Tragedies of Our Own Making
That the United States is in crisis economically is a given for many contemporary Americans. Richard Neely, who has served three terms as chief justice of the West Virginia Supreme Court, is an eminently qualified jurist. He has officially dealt for many years with some of his state’s most acute social problems. Such experience led him to write this book.
What Neely says is not particularly new. One can hear it on talk shows at almost any hour of the day or night: America’s family structure and institutions are collapsing. Children are at best latch-key kids, at worst, wards of society or homeless. The illegitimacy rate is staggering, necessitating all sorts of public expenditures through welfare, Medicaid, and other such programs that provide money for those who cannot support themselves and their families without such help.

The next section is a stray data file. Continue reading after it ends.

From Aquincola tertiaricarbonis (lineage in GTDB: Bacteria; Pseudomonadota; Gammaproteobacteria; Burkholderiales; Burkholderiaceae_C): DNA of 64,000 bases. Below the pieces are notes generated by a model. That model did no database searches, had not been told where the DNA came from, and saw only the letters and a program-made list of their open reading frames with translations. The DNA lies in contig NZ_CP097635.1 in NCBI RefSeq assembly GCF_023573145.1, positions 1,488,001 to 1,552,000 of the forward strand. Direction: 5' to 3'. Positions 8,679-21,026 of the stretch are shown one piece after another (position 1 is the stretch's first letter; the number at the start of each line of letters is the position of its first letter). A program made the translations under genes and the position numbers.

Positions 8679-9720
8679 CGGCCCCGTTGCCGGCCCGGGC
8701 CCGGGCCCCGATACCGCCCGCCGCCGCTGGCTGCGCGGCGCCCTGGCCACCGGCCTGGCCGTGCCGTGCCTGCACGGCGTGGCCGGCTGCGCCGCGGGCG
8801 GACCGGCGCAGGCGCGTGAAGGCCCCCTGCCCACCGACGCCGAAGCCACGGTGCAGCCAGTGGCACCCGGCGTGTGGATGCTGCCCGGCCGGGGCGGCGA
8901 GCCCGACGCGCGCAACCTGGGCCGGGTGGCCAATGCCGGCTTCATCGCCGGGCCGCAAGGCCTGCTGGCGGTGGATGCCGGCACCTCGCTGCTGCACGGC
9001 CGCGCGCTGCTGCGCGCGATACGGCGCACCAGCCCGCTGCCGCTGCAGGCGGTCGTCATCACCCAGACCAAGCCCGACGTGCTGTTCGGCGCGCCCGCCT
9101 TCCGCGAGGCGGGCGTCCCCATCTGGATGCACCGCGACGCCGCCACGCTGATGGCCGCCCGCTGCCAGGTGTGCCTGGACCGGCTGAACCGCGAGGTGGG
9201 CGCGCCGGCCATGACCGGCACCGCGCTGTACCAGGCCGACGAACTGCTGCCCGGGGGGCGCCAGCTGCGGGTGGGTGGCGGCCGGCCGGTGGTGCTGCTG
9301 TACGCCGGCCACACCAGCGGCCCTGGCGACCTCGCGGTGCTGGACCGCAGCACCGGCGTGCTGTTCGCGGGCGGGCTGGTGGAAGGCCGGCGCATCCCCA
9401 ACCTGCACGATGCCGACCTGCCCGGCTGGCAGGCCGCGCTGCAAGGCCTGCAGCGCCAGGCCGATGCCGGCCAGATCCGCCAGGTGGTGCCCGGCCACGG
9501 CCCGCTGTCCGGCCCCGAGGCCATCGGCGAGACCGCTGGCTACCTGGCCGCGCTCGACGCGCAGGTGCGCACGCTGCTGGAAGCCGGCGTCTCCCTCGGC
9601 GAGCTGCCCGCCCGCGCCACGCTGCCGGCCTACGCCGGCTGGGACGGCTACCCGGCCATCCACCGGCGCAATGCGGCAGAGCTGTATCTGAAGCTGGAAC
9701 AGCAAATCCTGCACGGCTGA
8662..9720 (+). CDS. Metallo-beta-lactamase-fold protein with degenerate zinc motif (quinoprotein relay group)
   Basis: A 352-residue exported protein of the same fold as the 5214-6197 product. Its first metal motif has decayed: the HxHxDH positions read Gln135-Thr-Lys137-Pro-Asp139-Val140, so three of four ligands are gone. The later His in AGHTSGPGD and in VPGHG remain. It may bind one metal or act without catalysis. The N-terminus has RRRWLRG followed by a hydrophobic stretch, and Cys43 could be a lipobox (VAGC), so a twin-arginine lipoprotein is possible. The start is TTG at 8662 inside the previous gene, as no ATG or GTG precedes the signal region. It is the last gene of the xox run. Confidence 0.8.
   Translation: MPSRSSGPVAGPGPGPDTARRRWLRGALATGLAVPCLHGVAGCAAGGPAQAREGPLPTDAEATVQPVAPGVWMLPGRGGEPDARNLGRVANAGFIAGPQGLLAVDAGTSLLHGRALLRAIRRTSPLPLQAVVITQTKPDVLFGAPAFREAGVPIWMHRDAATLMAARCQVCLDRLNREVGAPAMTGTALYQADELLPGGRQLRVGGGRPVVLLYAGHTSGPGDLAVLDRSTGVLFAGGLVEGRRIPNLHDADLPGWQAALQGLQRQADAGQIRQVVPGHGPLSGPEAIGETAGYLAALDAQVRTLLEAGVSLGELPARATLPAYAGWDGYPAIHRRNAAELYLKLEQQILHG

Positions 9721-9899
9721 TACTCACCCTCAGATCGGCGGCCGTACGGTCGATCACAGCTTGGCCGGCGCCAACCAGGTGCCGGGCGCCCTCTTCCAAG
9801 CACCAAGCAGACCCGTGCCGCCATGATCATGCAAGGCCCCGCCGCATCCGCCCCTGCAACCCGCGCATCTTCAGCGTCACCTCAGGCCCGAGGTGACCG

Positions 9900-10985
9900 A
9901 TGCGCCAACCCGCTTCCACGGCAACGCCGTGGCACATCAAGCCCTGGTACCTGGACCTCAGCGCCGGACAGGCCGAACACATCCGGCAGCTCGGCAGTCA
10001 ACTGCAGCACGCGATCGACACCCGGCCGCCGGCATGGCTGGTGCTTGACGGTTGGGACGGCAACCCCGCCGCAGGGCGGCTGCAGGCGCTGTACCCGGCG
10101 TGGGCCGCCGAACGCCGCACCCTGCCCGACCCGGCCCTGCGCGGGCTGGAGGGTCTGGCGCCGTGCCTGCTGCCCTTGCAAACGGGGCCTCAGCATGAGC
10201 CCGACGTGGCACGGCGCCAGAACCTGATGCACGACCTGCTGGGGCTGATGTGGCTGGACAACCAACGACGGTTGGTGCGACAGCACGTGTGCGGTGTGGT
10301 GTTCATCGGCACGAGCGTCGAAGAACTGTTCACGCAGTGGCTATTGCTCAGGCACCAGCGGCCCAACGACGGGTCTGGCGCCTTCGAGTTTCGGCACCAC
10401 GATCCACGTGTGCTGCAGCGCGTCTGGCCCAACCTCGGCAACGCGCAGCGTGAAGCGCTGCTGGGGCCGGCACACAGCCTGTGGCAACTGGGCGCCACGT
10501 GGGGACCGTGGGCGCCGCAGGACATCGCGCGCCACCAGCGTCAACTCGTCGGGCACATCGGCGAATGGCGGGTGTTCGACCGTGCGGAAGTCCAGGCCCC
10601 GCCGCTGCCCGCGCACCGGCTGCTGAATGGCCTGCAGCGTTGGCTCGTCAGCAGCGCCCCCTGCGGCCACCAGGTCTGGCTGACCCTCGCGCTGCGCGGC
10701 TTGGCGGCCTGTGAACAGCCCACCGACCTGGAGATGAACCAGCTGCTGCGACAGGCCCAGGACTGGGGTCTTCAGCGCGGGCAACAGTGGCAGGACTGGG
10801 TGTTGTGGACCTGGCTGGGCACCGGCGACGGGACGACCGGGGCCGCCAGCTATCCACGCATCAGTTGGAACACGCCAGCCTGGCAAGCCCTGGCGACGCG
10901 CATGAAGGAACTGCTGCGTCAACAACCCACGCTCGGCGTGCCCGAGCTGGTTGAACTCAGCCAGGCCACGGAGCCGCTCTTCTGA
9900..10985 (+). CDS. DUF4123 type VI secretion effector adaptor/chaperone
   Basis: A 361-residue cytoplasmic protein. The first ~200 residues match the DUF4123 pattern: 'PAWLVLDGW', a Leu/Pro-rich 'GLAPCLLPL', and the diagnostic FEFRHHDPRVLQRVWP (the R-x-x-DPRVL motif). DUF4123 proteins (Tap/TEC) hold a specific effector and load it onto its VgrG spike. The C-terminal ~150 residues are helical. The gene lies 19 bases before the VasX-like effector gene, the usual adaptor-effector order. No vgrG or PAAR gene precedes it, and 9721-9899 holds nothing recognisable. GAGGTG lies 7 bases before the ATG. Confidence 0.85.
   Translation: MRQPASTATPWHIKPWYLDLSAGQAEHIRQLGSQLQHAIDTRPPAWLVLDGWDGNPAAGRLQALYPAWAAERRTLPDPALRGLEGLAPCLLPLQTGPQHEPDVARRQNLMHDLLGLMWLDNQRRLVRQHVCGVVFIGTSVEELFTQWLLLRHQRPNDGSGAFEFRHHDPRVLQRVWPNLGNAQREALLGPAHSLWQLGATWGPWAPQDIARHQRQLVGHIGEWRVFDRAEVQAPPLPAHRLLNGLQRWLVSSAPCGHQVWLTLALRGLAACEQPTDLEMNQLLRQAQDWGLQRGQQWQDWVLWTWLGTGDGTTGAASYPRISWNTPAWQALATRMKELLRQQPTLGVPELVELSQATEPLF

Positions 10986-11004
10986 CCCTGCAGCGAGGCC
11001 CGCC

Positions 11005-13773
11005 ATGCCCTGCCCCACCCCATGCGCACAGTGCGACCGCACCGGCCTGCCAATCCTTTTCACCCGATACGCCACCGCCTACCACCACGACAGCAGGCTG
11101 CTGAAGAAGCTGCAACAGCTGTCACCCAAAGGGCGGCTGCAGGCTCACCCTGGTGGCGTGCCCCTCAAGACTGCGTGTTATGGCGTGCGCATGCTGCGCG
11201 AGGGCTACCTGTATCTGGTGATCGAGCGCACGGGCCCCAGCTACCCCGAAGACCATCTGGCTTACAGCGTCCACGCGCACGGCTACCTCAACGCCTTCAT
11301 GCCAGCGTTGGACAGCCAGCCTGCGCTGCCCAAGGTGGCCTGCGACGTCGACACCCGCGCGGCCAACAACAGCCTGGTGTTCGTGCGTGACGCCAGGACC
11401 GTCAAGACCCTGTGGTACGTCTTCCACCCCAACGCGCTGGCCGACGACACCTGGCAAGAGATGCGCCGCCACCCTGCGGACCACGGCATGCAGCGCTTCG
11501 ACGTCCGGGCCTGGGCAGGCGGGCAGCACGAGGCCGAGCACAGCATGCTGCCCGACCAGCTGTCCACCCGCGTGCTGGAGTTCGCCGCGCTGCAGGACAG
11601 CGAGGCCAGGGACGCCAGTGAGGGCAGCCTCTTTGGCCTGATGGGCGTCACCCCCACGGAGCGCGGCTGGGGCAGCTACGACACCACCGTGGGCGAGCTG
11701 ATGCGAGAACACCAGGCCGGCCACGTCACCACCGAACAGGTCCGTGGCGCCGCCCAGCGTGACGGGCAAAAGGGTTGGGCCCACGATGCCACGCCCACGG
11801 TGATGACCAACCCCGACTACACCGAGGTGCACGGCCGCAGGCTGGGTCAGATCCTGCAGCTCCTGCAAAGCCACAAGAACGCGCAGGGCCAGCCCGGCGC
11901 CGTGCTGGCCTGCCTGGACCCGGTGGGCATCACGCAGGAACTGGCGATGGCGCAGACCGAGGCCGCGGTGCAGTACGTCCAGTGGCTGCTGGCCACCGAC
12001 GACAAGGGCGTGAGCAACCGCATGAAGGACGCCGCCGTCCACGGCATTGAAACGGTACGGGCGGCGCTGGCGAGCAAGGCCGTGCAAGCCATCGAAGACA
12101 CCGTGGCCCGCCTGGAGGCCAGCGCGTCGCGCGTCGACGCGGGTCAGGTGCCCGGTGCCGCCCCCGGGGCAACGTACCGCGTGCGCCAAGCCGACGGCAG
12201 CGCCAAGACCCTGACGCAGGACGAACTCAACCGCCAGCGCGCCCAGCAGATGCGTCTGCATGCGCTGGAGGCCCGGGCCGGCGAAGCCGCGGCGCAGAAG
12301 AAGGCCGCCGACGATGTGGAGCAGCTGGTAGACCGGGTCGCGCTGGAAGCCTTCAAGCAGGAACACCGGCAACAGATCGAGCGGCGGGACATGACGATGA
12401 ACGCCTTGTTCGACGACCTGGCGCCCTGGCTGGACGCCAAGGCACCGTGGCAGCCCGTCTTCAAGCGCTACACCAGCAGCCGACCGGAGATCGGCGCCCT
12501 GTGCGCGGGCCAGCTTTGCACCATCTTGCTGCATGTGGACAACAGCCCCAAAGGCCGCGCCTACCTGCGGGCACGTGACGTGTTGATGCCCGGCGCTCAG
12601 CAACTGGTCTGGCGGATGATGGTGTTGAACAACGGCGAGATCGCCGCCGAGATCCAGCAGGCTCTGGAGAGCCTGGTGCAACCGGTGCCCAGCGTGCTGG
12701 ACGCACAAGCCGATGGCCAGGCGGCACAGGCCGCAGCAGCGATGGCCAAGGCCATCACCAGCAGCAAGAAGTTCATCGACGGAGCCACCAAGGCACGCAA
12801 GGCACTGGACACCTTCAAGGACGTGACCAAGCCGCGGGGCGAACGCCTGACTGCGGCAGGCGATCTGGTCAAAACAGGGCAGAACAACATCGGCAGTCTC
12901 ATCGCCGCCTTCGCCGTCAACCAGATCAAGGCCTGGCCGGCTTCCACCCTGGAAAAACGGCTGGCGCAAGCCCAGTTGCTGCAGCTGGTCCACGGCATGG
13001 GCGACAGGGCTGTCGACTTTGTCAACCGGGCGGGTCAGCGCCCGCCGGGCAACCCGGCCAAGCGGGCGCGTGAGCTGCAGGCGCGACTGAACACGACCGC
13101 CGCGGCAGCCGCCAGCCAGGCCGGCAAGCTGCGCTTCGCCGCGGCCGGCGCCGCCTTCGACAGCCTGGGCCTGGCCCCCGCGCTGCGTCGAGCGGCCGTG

Neely bemoans the lack of personal responsibility that afflicts modern society and examines four kinds of social collapse: safety net collapse, educational collapse, economic collapse, and social collapse. His suggestions in the final chapter border on the draconian; his proposal that the federal government sink two billion dollars a year into a high-saturation advertising campaign that would urge morality and increased responsibility seems unrealistically expensive and naive.
Well intentioned though this book is, its offers few viable solutions to the nation’s social ills. It will make Neely the darling of ultraconservatives. He will delight populist talk show hosts and their audiences, who espouse much the same philosophy that undergirds Neely’s well written but seriously flawed book.